The robust redhorse (Moxostoma robustum) is one of the largest species in its genus (Moxostoma) and the sucker family (Catostomidae) in North America. The robust redhorse is a heavy-bodied sucker that can reach 31 inches (78 centimeters) in length and weigh up to 18.6 pounds (8.4 kilograms). It has a bronze-colored back and sides, with scattered, dark, mid-lateral blotches and a faint lateral stripe that can vary in intensity. Juveniles have caudal fin terminal margins that are intensely red and often have red in their other fins. The red coloration in fins fades with age.
The robust redhorse has large molar-like pharyngeal teeth that it uses to crush snails, freshwater mussels and other invertebrates. It was originally described in 1870 by American zoologist Edward Drinker Cope, from specimens collected from the Yadkin River in North Carolina, but wasn’t rediscovered until the 1980s, because it was often confused with other similar species. It occurs in large rivers on the South Atlantic Slope from the Pee Dee River in North Carolina, to the Altamaha River in Georgia. Three genetically distinct populations in the Altamaha, Savannah and Pee Dee rivers are currently managed as separate units.
The robust redhorse is a potamodromous species, meaning that it undertakes long migrations, in some cases up to 62 miles within freshwater rivers, from the low-lying and low-gradient Coastal Plain ecoregion to its spawning grounds on gravel bars near shoals in the upland and higher-gradient Piedmont ecoregion. The species requires clean gravel bars on which to spawn and unimpeded migration routes to complete its life cycle.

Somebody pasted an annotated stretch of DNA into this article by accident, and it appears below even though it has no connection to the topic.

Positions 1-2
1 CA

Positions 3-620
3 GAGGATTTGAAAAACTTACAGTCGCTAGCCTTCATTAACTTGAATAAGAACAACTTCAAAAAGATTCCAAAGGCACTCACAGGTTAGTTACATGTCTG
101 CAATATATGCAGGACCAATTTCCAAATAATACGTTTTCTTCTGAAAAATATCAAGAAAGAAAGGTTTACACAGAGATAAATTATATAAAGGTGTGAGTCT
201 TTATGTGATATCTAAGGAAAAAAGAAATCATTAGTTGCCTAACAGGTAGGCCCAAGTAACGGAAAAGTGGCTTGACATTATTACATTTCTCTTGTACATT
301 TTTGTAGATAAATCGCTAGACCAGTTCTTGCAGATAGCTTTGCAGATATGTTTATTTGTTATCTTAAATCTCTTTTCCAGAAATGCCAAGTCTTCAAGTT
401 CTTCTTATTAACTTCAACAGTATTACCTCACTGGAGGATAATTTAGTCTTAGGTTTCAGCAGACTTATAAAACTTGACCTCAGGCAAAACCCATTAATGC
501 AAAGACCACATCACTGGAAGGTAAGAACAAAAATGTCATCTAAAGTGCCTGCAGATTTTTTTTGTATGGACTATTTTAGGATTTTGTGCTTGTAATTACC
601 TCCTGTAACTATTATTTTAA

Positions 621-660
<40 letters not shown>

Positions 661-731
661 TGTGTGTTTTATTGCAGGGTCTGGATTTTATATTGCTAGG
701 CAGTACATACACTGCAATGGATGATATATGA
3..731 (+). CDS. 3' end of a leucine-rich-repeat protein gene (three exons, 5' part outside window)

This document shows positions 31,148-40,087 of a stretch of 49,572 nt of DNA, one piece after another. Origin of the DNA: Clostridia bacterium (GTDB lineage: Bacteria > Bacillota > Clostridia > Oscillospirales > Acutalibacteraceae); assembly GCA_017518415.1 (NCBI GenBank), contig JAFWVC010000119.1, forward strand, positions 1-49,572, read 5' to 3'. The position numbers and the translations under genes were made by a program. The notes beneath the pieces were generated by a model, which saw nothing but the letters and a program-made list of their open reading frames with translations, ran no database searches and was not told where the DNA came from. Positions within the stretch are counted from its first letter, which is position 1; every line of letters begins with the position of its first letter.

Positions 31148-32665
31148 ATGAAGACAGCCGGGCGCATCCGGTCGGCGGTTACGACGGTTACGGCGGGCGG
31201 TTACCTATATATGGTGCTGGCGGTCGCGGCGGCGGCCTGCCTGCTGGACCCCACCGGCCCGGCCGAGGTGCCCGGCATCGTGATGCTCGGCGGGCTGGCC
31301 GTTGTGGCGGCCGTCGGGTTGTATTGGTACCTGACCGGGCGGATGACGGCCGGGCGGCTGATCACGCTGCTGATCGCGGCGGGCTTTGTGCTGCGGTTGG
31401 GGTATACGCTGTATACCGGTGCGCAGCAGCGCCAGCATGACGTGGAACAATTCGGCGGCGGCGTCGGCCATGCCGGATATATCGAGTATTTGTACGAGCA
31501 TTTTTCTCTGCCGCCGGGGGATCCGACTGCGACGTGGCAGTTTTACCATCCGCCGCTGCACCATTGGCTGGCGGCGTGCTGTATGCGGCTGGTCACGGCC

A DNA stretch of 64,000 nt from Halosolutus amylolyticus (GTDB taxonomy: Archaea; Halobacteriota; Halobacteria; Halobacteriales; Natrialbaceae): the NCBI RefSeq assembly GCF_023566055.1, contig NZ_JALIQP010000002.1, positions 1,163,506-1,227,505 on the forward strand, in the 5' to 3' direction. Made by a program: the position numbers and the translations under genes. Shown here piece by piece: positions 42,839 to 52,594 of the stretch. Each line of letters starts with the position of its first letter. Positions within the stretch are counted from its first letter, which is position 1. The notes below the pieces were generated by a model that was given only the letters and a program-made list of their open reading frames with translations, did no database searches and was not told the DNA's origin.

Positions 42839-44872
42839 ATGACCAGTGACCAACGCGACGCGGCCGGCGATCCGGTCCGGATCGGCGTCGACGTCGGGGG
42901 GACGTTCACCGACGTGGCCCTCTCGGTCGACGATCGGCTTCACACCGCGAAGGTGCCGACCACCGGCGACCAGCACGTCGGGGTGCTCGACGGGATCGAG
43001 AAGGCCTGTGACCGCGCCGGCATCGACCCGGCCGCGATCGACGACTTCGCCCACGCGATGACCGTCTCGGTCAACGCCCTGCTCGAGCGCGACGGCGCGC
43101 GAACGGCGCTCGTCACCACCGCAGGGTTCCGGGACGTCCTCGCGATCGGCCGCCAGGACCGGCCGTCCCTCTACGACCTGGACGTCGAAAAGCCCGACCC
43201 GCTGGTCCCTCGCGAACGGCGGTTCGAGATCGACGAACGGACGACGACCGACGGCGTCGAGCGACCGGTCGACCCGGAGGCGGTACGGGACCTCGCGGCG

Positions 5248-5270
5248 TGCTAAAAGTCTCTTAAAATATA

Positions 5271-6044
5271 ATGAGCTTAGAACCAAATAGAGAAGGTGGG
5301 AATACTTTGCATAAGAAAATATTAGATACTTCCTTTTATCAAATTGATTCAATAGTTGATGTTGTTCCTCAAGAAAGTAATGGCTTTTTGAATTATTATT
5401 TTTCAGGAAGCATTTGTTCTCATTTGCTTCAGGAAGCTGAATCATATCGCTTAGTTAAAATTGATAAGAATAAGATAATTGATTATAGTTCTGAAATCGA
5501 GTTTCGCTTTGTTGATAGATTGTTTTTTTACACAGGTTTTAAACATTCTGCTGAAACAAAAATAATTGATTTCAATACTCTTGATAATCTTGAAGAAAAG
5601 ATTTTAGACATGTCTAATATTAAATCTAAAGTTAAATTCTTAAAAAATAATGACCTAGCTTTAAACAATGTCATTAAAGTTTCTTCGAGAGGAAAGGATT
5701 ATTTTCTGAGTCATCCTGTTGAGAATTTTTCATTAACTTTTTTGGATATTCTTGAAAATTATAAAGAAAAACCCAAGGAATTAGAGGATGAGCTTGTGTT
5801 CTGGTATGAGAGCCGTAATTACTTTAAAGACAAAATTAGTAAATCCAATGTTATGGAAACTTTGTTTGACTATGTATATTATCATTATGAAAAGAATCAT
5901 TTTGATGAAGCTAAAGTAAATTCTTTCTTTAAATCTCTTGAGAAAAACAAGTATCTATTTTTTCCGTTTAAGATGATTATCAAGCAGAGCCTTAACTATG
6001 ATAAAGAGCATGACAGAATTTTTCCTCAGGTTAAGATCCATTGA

Therefore, the primary threats to the species are:
- Development leading to altered flow regimes, erosion and sedimentation that degrade and bury spawning habitat
- Construction of dams for hydropower and reservoir development, which block migration routes to suitable spawning habitat
Non-spawning adult robust redhorse can be found in a wide variety of mainstem river habitats, including riffles, runs and pools, including the upper portion of reservoirs. They can also be found in various substrates, but have been particularly associated with the submerged trees or woody debris in deep water with current over sandy substrates.
Coarse gravel beds in relatively shallow water, which are defined as between 0.95 and 3.6 feet (0.29 to 1.1 meters), with moderate to swift current of between 0.95 to 2.2 feet per second (0.26 to 0.67 meters per second) are required for spawning. Egg and larval survival depend on the aeration and interstitial spaces provided by gravel beds in moderate-to-swift currents.
Very few juveniles have been collected, but they are believed to move downriver into low-flow, pool-like habitats, based on observation of individuals stocked in the Broad River of Georgia that migrated into the Clarks Hill Reservoir upon their release.
A natural body of running water.
Robust redhorse eat a variety of invertebrates. Juveniles, or small size classes, have been found to consume midge larvae (chironomids) and water fleas (Cladocera). Adults have been observed to primarily eat larval midges (chironomids), seed shrimp (ostracods) and invasive clams (Corbicula).
Presumably, robust redhorse would have historically also consumed small or young native mussels (Unionids) and snails (gastropods), based on their large, molar-like pharyngeal teeth, which are used to crush shelled prey.